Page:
Ozone is a form of oxygen with three atoms instead of the normal two. It forms a fragile shield in the stratosphere that absorbs the sun's ultraviolet radiation away from the earth's surface. It forms a layer 3 mm thick, but if it disappears or thins, all life on Earth will be annihilated.
Near the earth's surface, ozone is an increasingly troublesome pollutant, but safely at a height of 20-30 km from the earth in the atmosphere, it is as important to life as oxygen itself.
The thinning of the ozone layer has been a global concern over the past decade. This is due to several chemical pollutants released by industries or produced by other chemical reactions. Chlorofluorocarbons (CFCs) are inert, inexpensive, stable, non-flammable, non-toxic substances that are easy to store and produce. The population explosion is one of the causes of the increase in CFCs due to the use of air conditioners, insulation, solvents and fire-fighting products.
In 1986, three US agencies, the National Aeronautics and Space Administration (NASA), the National Oceanic and Atmospheric Administration (NOAA) and the Federal Aviation Administration (FAA) began reporting ground and satellite data on ozone depletion in the stratosphere by chemicals such as Halon 1301, methyl, chloroform, carbon tetrachloride, FC-113 solvents, CFC-11 aerosols, foams and refrigeration, and CFC-12 air conditioning that deplete the ozone layer by 4, 5, 8, 12 and 26 per cent, respectively, on a global scale due to human activities.
In terms of CFC consumption, the USA leads with 29 %, followed by Russia and Europe with 14 %, while China and India consume only 2 %. Total ozone amounts in the northern hemisphere at mid and high latitudes have been decreasing, with sudden and unexpected decreases in the Antarctic zone in spring confirmed over 15-20 km in the stratospheric ozone layer.
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What will be the consequences if the ozone layer is depleted?
Increased ozone depletion will invite deadly ultraviolet rays from the sun that will cause cancer, eye damage, harm plants and marine life and even reduce our immunity to disease. UV-B damages the genetic material of DNA and also causes skin cancer. Ultraviolet rays even reduce the effectiveness of the immune system, thus impairing the body's resistance.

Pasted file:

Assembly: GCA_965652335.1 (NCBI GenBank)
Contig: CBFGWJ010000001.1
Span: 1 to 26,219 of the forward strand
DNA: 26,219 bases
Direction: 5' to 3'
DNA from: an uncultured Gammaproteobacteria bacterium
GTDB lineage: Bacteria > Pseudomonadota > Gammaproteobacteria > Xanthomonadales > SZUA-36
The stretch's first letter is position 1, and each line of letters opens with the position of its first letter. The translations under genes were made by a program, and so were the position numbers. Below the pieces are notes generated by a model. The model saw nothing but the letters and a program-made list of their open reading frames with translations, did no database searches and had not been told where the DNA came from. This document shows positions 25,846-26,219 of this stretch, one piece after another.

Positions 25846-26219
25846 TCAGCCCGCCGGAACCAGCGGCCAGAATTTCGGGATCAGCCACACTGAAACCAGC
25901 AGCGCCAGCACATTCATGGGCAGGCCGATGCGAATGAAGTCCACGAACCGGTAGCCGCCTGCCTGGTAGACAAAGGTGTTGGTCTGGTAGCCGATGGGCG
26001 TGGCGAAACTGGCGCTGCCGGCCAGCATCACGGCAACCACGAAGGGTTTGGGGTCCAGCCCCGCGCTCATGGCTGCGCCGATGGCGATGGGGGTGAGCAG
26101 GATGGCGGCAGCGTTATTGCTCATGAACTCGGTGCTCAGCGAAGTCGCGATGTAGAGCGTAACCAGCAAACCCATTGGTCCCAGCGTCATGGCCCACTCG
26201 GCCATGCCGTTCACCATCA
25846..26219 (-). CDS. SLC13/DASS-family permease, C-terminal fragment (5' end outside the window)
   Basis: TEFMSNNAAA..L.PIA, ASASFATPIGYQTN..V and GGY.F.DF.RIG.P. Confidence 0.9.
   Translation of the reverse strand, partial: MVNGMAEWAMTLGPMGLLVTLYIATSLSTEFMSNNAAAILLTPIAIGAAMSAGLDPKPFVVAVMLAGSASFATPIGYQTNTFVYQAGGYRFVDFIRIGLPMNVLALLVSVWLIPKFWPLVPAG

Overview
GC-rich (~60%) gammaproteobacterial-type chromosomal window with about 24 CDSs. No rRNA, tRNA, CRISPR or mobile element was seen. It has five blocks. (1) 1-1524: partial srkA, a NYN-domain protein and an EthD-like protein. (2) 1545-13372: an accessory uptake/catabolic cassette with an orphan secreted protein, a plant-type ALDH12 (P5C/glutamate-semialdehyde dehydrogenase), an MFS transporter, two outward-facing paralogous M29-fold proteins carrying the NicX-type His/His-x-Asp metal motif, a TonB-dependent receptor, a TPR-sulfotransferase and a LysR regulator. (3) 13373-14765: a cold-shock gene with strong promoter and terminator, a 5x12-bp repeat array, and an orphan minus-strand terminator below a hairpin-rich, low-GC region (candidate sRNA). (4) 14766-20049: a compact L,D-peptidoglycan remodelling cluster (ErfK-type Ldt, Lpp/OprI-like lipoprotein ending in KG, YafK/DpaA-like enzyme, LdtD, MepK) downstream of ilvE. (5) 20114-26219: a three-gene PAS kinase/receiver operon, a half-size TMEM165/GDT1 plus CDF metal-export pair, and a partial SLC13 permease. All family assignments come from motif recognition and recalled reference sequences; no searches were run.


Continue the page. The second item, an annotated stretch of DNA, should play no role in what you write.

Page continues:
Experts believe that the animal and plant world will face a major challenge if radiation is not controlled. Some crops have been shown to be vulnerable to this radiation. Under the impact of radiation, proteins in plants, microbes and animals would be affected and these changes in spatial orientation would be critical in the formed part of the reaction centre of an enzyme.
Near cities with higher population concentrations, ozone could form near the earth's surface, with disastrous effects on human health, crops and ecosystems. It would also increase the incidence of smog in areas of industrial concentration. Ozone has had an effect on the earth's climate by adding to the greenhouse effect.
The world is now very concerned about the most dramatic evidence of ozone layer depletion - a 'hole' in the ozone layerwhich appears every spring over Antarctica.
Measures taken to protect the ozone layer
As this is a serious problem, it is the duty of the developed countries, which have both the technology and the infrastructure, to combat ozone depletion. Also, as it is not a problem of individual nations, combined efforts can only stop it.
Concerns about protecting the ozone layer began in the late 1970s and early 1980s. In 1978, the United States banned major CFCs for most uses; in 1980, European Community countries limited CFC production and reduced their use in aerosol products by 30 %. Sweden, Norway and Canada have also restricted the use of CFCs. In 1975, UNEP also expressed serious concern about the depletion of the ozone layer and developed a Global Plan of Action for the Ozone Layer.
Some of the important international measures taken for the protection of ozone are listed below:
- 1977: Creation of the UNEP Coordinating Committee on the Ozone Layer.
- 1985: Vienna Convention for the Protection of the Ozone Layer.
- 1987: Montreal Protocol on substances that deplete the ozone layer.
- 1988: Entry into force of the Vienna Convention.
- 1989: Entry into force of the Montreal Protocol.
- 1990: Amendment of the Montreal Protocol in London. The amendment obliges signatory governments to regulate the consumption and production of CFCs.
- 1992: 112 States ratified the Montreal Protocol